By Stephen Young
By Stephen Young
By Stephen Young
By Jim Schutze
By Rachel Watts
By Lauren Drewes Daniels
The "independent" board, appointed by Box Energy, included Doak Walker, former Dallas Cowboy Roger Staubach, and former congressman Kent Hance, says an attorney involved in the negotiations.
The stiffed shareholders never accepted the board's purported objectivity, the attorney says, and "they were not successful in reaching a resolution of the matter." At one point, Box offered to resolve the suit by transferring a huge chunk of his personal stock back to Box Energy, but Simplot and the others steadfastly rejected that suggestion.
Box took his settlement offer before a federal judge, but it didn't fly, and a final judgment was ultimately entered in the case.
While the suit and negotiations after the verdict were dragging on, Simplot and his allies say, Cloyce Box used the time to shuffle his assets, making it harder for the investors to recover the money they are owed.
In their latest suit, the Simplot group contends that Box pulled another trick similar to the pipeline deal--effectively transferring valuable stock that he owned to his four sons in an effort to put it beyond the reach of investors.
The stage was set, they argue, by the time Cloyce Box died in October 1993. The suit accuses the four Box sons--Tom, Don, Doug, and Gary, as well as past and present members of Box Energy's board of directors--of then continuing the effort started by their father. The sons, the suit alleges, took good care of their own financial interests while shutting out investors seeking their just due.
(Through a spokesman, Tom Box, 39, the president of Box Energy, who assumed control of the family's enterprises after his father's death, declined to comment on the charges. Doug and Gary Box also declined to discuss the allegations. William J. Burnett, Box Energy's general counsel, did not return phone calls from the Observer.)
Cloyce Box's alleged subterfuge was accomplished, the lawsuit argues, by exploiting various interlocking companies that are all controlled by the Box sons, principally Tom Box.
Key to the shuffle, the suit contends, is the Box Brothers Holding Company, a family-controlled entity.
According to the suit, before he died, Cloyce Box pledged his stock in Box Energy to Box Brothers Holding Company as security for about $16 million that Cloyce Box supposedly owed the holding company. After the elder Box died, son Doug declared his dead father's estate in default on the loans. Tom Box and Don Box, acting as executors of their father's estate, did not take steps to pay off the alleged default.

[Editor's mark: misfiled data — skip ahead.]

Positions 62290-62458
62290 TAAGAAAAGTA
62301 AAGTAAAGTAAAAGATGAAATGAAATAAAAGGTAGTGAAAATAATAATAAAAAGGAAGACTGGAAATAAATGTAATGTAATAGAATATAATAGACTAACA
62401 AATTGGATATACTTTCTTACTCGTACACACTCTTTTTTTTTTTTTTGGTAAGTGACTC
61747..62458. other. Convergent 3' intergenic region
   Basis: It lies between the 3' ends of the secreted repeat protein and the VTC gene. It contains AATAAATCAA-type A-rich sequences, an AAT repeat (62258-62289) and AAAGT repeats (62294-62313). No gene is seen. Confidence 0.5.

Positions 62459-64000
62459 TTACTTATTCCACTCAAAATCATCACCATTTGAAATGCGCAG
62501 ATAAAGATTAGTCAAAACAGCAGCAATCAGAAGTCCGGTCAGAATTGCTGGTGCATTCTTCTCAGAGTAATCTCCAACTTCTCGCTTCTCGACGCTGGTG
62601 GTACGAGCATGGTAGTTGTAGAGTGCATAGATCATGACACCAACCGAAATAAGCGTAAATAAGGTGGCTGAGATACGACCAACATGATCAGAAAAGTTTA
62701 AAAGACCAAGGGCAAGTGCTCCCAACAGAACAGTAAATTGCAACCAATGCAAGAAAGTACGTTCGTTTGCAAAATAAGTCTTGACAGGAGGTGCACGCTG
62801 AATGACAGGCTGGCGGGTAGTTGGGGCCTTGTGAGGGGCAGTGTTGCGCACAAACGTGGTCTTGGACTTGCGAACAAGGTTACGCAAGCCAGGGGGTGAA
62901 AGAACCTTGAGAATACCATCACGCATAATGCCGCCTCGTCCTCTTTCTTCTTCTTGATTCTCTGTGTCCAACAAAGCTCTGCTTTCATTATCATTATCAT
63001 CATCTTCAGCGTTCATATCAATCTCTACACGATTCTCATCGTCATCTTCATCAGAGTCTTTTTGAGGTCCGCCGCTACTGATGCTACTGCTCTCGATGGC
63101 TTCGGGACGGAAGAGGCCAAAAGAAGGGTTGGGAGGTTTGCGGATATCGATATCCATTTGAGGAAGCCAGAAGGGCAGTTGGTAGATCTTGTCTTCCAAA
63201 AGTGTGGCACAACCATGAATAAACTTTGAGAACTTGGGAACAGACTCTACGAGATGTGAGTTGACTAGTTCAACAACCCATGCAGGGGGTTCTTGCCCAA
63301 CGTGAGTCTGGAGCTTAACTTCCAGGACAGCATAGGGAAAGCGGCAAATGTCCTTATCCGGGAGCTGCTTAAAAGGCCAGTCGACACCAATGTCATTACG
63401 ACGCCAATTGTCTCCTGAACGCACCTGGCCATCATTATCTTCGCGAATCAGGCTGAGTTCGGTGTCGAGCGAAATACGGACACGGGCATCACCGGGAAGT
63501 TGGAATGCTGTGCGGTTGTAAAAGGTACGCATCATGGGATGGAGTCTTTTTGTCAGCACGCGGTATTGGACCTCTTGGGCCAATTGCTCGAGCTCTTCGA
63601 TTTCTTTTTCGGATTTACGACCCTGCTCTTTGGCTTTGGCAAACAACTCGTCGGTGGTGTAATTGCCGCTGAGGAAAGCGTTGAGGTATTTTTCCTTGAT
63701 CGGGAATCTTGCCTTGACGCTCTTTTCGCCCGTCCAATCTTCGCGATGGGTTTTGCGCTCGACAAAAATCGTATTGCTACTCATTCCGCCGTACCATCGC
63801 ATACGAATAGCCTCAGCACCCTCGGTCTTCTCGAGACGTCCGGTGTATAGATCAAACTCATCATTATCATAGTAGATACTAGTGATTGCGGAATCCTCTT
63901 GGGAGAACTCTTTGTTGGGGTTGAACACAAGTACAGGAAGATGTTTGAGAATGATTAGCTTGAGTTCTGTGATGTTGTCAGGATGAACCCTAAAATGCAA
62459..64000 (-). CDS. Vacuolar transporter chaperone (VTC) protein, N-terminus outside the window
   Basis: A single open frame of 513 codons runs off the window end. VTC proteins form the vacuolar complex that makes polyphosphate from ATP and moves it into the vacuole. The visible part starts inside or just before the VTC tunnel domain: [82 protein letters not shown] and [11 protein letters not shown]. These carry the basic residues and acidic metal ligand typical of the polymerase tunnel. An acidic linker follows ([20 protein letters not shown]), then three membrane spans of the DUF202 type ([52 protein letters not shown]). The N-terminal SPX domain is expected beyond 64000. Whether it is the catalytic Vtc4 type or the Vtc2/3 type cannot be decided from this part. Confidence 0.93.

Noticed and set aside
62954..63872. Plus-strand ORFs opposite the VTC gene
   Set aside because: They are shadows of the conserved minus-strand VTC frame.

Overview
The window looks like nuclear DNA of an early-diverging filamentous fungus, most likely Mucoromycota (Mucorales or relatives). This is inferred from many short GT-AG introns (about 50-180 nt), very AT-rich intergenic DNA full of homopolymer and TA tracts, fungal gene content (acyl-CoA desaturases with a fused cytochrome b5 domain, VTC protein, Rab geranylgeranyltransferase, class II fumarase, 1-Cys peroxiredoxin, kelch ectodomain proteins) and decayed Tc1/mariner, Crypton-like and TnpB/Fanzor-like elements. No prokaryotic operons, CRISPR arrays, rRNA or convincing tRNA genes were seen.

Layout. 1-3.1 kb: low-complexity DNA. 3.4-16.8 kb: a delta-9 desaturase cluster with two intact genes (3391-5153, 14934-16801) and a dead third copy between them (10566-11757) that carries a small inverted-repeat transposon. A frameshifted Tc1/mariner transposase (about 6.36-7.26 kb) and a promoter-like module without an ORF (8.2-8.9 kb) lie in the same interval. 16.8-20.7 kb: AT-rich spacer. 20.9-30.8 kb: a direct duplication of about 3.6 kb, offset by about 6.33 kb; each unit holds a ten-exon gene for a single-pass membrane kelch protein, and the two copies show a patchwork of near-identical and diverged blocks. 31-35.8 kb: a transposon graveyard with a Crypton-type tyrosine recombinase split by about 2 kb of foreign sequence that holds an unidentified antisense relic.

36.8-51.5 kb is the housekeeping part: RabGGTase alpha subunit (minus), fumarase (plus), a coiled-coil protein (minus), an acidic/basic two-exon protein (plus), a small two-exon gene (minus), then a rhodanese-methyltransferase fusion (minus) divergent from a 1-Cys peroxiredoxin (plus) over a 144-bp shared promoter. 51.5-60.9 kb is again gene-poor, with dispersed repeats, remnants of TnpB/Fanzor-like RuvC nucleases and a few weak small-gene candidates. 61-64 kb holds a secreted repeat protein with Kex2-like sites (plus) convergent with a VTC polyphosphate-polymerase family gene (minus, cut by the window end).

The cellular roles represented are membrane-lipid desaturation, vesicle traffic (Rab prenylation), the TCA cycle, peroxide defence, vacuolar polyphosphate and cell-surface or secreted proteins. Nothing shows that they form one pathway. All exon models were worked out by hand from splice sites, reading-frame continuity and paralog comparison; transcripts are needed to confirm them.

So, in early 1994, the Box Brothers Holding Company--controlled by the sons--declared the estate of Cloyce Box--also controlled by the sons--in default, and foreclosed on the notes.
That meant that stock worth about $43 million was transferred from Cloyce Box's estate to the holding company to satisfy an alleged outstanding $16 million debt.
Since Cloyce Box would be personally liable for the $28 million verdict, plus interest that had grown substantial by that time, the move helped shield money that could have been used to pay the judgment.
Then, last year, the Box Brothers Holding Company filed for bankruptcy protection in Delaware, gumming up its assets while the bankruptcy action was pending. The holding company emerged from bankruptcy protection just two weeks ago.
The sons, on behalf of Cloyce Box's estate, are also continuing to fight the initial $28 million verdict, and have an appeal pending before the U.S. Fifth Circuit Court of Appeals in New Orleans.
When all was done, Box Brothers Holding Company wound up with 57 percent of the shares in Box Energy, meaning the family still effectively controls Box Energy. Tom Box, who had been groomed by his father to take over the family business, ended up in control of the holding company.
And though they'd gained a $28 million judgment, the investors wound up with nothing but another fight on their hands.
J.R. Simplot, true to form, did not shrink from the challenge.
Simplot's latest suit levels scathing charges not just at Cloyce Box, but at his sons, arguing that they have carried on the old man's nefarious ways. It accuses the Boxes of "intentional, wanton and extreme deviation from reasonable standards of conduct."
Tom Box and Don Box, as officers of Box Energy, are also accused of "numerous acts of malfeasance, misconduct, negligence, self-dealing and engaging in conflicting transactions."
The Box brothers are not the only ones targeted by the suit, which also names numerous past and present company directors. Among those named is Doak Walker, the Detroit Lions teammate of Cloyce Box. Walker, from his home in Steamboat Springs, said he hasn't seen a copy of the latest suit, but still casts a vote of confidence for his late friend.
"They [the Boxes] owned those companies and they could do anything that they wanted," Walker says. "It was [Cloyce's] business and he could do pretty well what he wanted to do. Knowing Cloyce in the past, I know he did everything right."
Former Miss America and television personality Phyllis George is also named in the suit, although she left the board of directors shortly after Cloyce Box died.
Also named is Kent Hance, former congressman from West Texas, unsuccessful U.S. Senate candidate, and former member of the Texas Railroad Commission, which regulates the state's oil and gas industries. Hance, who is prone to drop the names of football greats like Doak Walker in conversation, did not return repeated calls to his law office in Austin.